People who are poor expend so much mental energy on the immediate problems of paying bills or cutting costs that they are left with less capacity to deal with other complex, but important tasks, including education, training or managing their time, suggests research published on Thursday last week.
The cognitive deficit of being preoccupied with money problems was equivalent to a loss of 13 IQ points, losing an entire night’s sleep or being a chronic alcoholic, according to the study. The authors say this could explain why poorer people are more likely to make mistakes or bad decisions that exacerbate their financial difficulties.
Anandi Mani, a -research fellow at the Centre for Competitive Advantage in the Global Economy at the University of Warwick, England, who led the study, said the findings also suggest how small interventions or “nudges” at appropriate moments to help poor people access services and resources could help them break out of the poverty trap.
Writing in the journal Science, Mani said previous research has found that poor people use less preventive healthcare, do not stick to drug regimens, are tardier and less likely to keep appointments, are less productive workers, less attentive parents and worse managers of their finances.
“The question we therefore wanted to address is, is that a cause of poverty or a consequence of poverty?” Mani said.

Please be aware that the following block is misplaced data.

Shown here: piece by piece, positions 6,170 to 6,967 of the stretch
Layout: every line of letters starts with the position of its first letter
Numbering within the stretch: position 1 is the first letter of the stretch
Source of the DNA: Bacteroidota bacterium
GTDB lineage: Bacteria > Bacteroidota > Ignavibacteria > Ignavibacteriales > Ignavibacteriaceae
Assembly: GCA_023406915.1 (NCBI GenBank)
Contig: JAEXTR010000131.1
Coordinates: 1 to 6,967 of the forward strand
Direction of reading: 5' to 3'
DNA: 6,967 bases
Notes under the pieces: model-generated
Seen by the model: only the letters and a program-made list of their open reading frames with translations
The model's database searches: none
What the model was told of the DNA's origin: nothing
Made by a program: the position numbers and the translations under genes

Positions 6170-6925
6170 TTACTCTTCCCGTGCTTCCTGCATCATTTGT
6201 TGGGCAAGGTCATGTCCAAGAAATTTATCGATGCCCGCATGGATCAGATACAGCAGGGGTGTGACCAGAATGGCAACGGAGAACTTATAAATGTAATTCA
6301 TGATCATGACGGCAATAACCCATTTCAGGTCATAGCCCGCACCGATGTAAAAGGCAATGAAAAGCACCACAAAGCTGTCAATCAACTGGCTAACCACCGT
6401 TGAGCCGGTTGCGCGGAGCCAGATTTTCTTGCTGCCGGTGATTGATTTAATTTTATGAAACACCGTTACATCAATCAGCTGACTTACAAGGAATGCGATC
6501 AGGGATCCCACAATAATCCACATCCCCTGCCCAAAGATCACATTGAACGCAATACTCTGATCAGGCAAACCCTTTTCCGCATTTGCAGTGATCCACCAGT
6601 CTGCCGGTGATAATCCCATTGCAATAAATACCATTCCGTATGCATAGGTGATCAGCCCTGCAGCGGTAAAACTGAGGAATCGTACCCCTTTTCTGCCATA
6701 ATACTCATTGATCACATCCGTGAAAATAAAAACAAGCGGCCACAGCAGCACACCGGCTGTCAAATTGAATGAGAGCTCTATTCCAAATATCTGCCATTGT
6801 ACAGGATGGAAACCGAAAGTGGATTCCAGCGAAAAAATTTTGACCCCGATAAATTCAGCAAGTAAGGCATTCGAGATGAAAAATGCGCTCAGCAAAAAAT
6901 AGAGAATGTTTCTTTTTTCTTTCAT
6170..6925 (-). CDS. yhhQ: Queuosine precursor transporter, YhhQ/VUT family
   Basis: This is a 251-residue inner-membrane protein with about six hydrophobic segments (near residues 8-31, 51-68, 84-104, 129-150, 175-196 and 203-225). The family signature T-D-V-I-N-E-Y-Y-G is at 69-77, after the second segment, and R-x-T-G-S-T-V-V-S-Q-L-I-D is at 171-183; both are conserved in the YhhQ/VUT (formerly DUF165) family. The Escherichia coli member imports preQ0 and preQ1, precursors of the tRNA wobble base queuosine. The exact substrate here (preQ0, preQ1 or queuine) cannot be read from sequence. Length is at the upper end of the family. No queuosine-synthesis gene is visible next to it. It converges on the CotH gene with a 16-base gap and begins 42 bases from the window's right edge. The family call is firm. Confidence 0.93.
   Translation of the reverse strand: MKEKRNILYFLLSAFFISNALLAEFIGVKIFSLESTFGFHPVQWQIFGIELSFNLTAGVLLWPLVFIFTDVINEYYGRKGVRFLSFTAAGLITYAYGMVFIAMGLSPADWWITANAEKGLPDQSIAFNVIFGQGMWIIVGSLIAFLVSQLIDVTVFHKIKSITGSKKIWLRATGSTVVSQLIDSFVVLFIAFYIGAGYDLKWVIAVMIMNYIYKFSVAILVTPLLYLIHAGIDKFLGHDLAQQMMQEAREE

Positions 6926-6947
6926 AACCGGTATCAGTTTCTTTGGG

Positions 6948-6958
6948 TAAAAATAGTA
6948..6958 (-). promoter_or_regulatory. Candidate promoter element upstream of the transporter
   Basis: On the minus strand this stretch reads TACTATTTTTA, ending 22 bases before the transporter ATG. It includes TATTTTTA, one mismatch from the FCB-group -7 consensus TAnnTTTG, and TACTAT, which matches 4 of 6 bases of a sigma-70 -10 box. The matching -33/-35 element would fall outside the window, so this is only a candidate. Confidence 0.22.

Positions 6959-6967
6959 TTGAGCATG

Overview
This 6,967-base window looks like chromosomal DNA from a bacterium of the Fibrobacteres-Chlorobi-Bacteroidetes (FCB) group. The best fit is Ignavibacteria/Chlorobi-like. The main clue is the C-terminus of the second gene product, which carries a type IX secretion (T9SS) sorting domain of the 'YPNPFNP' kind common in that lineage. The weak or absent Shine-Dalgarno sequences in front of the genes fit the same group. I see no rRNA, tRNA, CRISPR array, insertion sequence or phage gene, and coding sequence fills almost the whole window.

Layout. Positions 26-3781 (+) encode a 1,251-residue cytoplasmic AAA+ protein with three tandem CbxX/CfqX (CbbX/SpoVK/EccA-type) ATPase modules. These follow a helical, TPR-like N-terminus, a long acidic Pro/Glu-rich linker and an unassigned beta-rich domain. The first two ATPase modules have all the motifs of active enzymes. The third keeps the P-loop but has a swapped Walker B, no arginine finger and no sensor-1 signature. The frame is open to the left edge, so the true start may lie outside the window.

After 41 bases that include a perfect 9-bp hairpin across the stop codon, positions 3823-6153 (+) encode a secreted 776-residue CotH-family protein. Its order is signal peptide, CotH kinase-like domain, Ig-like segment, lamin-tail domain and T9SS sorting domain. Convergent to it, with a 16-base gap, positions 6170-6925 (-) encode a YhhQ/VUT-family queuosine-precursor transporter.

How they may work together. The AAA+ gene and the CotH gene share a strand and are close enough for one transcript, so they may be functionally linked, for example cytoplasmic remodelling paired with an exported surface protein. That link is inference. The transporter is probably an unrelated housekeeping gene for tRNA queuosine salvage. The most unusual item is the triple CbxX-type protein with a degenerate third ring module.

She said her team of researchers, which included economists and psychologists in the UK and the US, tested a hypothesis: “The state of worrying where your next meal is going to come from — you have uncertain income or you have more expenses than you can manage and you have to juggle all these things and constantly being preoccupied about putting out these fires — takes up so much of your mental bandwidth, that you have less in terms of cognitive capacity to deal with things which may not be as urgent as your immediate emergency, but which are, nevertheless, important for your benefit in the medium or longer term.”
To test their idea, the team carried out two sets of studies. In the first, they approached about 400 people at random in a shopping mall in New Jersey and asked them to think about how they might solve a financial problem.
Volunteers were given an “easy” scenario — where the cost of a car repair was about US$150, and a “hard” scenario, where the repair would cost more like US$1,500. While they thought about this, the volunteers took part in puzzle-based IQ tests and tasks that measured their attention. The researchers compared the change in performance in the tests for rich and poor people across the two scenarios, with rich and poor defined as being either side of the median US household income of US$70,000 per year.
In the second study, Mani’s team carried out IQ and attention tests on 464 sugar cane farmers in Tamil Nadu, India, during cyclic conditions of relative wealth and poverty. Because of the long crop cycle for sugar cane, farmers tend to be poor just before a harvest and relatively well off a few weeks after the harvest, when they have received their annual crop earnings.
In the shopping mall experiment, rich and poor people performed equally well on the “easy” scenario, but poorer people performed much worse on the “hard” scenario — their average IQ was 13 points lower when they were thinking about serious financial troubles.